Tom never forgot his roots on Long Island and his fond memories of Mepham. He was honored with Mepham's Who's Who Award in 1964 for Aeronautical Engineering. He was proud of Mepham, and we are justly proud of him!
Clare Eastwood Worthing '46
Thomas J Kelly, 72, Dies; Father of Lunar Module
By Warren E. Leary
Thomas J. Kelly, the engineer who led the team that designed and built the spacecraft that landed Apollo astronauts on the Moon, died on Saturday at his home in Cutchogue, N.Y., on Long Island. He was 72.
Mr. Kellyís work earned him the designation "father of the lunar module" from NASA.
When President John F. Kennedy charged the nation to land astronauts on the Moon before the end of the l960ís, Mr. Kelly rallied a team of engineers at what was then the Grumman Aircraft Corporation of Bethpage, N.Y., to build a vehicle to take a crew to the Moon and let them blast off again for the journey back to Earth.
Mr. Kelly helped develop the lunar orbit rendezvous concept that made the Moon landings possible with the rocket power available at the time. The Grumman team came up with the idea of a two-stage spacecraft that would take two astronauts to the Moonís surface while a third crew member stayed in orbit around the Moon in the command module, which would eventually take the crew back to Earth.
The effort culminated in a Lunar Excursion Module, or LEM, designated Eagle, which landed Apollo 11ís Neil Armstrong and Edwin E. Aldrin Jr. on the Moon on July 20, 1969. After a brief exploration of "Tranquility Base," the astronauts rocketed back to the orbiting command module in the upper part of the LEM, leaving behind the base, which served as a launching pad.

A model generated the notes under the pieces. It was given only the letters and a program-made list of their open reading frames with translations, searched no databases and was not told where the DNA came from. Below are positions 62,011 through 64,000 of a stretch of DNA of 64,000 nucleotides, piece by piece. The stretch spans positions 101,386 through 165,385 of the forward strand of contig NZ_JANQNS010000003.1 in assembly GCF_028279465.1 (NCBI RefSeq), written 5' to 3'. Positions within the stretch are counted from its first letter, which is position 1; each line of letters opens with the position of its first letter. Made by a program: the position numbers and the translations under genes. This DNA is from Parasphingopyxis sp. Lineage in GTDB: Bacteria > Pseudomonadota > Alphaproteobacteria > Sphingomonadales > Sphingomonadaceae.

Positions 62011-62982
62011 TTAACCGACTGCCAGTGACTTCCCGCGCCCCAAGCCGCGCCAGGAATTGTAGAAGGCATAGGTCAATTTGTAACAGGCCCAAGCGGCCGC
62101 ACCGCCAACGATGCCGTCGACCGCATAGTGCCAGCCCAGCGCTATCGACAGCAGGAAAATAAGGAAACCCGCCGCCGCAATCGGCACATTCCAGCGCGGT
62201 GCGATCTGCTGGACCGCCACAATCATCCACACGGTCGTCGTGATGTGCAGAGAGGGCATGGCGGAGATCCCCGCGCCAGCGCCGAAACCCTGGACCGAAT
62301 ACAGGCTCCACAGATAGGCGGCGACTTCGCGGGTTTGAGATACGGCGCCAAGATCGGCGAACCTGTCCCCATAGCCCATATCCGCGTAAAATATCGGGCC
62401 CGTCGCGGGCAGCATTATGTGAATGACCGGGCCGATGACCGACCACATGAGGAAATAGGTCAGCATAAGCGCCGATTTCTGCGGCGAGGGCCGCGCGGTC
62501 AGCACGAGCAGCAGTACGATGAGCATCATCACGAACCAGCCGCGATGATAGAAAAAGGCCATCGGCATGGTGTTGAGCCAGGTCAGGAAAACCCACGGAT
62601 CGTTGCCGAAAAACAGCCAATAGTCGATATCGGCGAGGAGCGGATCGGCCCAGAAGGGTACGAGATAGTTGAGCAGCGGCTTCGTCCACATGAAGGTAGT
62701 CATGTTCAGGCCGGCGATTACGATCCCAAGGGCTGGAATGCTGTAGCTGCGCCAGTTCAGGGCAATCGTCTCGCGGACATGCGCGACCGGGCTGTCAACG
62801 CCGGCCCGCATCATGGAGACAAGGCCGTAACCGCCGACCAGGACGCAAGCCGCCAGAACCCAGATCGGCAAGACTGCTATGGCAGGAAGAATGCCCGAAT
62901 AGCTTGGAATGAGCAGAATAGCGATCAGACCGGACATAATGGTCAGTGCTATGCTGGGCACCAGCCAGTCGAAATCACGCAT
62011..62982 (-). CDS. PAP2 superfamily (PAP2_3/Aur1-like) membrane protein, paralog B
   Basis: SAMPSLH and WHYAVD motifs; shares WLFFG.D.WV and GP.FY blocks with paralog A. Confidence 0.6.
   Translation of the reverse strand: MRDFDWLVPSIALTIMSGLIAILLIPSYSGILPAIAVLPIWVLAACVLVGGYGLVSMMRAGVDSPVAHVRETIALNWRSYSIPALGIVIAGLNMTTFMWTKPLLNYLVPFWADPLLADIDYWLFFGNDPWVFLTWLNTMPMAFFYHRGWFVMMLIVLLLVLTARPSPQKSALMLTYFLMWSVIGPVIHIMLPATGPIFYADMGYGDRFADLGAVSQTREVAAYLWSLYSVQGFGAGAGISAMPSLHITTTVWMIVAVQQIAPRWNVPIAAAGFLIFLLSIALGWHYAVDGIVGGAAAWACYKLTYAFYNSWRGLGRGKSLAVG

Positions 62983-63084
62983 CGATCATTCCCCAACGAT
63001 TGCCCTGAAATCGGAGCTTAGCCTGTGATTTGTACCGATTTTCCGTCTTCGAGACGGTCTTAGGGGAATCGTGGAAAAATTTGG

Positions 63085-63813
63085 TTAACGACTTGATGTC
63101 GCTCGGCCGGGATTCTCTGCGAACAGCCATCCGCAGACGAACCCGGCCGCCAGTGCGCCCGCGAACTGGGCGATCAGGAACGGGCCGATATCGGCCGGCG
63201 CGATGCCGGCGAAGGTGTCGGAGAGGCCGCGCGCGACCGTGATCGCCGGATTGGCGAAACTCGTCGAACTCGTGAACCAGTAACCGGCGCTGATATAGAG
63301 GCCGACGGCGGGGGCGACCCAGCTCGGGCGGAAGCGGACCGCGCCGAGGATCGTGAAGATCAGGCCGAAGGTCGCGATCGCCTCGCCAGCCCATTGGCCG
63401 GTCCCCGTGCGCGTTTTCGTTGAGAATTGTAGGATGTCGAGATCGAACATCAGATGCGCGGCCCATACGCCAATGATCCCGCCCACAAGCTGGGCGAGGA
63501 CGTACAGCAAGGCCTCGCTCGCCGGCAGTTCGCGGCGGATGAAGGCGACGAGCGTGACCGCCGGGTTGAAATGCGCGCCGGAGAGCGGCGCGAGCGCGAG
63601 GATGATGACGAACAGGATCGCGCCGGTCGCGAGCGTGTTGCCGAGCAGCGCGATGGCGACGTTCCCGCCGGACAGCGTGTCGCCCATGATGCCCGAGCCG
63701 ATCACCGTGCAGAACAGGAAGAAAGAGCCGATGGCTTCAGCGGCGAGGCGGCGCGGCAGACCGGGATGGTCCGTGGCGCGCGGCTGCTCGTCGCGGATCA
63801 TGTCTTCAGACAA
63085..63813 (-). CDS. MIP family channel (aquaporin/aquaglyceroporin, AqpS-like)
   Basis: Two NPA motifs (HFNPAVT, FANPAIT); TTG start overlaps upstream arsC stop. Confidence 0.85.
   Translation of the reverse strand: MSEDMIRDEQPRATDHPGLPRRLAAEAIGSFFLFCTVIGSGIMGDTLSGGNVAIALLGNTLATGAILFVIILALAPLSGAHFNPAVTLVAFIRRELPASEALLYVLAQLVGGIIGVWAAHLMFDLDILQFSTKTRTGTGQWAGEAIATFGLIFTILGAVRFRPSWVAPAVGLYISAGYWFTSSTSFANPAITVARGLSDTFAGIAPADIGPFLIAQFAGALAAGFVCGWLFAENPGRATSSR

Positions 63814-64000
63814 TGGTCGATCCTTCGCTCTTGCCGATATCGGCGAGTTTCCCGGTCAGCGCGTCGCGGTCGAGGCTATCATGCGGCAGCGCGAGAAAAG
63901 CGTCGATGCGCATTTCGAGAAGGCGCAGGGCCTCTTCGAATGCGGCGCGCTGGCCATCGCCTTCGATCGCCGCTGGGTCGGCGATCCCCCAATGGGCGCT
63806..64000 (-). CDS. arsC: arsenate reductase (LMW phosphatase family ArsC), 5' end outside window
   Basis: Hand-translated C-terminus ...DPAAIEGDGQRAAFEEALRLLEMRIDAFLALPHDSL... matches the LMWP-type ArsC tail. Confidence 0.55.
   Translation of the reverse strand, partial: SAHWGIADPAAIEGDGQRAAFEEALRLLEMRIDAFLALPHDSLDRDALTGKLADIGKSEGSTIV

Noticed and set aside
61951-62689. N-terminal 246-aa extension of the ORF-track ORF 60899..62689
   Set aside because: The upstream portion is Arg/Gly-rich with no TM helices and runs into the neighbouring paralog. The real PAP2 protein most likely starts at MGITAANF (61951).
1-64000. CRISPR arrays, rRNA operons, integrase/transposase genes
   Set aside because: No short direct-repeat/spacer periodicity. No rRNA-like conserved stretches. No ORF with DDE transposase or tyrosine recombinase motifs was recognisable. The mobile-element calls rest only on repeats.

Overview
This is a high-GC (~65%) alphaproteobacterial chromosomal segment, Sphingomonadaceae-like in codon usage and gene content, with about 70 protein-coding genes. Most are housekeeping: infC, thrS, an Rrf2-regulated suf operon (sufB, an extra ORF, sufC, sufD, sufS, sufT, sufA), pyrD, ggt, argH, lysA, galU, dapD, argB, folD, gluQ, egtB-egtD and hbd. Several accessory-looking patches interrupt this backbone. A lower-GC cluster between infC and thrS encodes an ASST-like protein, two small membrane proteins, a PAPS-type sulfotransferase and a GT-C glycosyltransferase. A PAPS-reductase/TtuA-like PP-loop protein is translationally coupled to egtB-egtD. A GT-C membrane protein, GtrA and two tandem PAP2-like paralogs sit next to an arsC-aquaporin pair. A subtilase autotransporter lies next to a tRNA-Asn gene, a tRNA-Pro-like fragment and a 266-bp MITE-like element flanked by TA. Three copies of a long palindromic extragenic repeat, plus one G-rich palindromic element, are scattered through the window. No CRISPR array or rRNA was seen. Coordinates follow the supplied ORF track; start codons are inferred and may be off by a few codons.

"Nobody at Grumman who worked on the lunar module will ever forget it," said Mr. Kelly - who spent most of his career with the company ó in a 1999 interview. "We all knew that we were part of a majestic endeavor, and that we were making history happen."
Joan Tantum Kelly, his wife of 50 years, said that her husband brought the excitement of the Apollo program home. "With Tom on it, I had no doubt that it would all come out fine," she said, "If it was an engineering problem, he would work it out. He would never give up on a problem."
To recount what he called the high-light of his career, Mr. Kelly spent six years writing a book about his experiences. The book, "Moon Lander: How We Developed the Apollo Lunar Module," was published last May by Smithsonian Institution Press.
Mr. Kelly, who was born in Brooklyn, earned a bachelorís degree in mechanical engineering from Cornell in 1951, and a masterís degree in the same field from Columbia in 1956. In 1970, he received a masterís in industrial management from the Massachusetts Institute of Technology.
After graduating from Cornell, Mr. Kelly joined Grumman as a propulsion engineer and later performed the same job at Wright-Patterson Air Force Base when he was called up for military service. He worked as a space propulsion engineer for Lockheedís missiles and space division in 1958 and 1959, then returned to Grumman and quickly began studying ways to get people to Moon.
In 1972, he received the National Aeronautics and Space Administrationís Distinguished Public Service Medal for his Apollo work and in 1991 was elected to the National Academy of Engineering.
Mr. Kelly retired from Grumman in 1992, after 38 years with the company, which later merged with Northrop to form the Northrop Grumman Corporation and dispersed its operations from Long Island.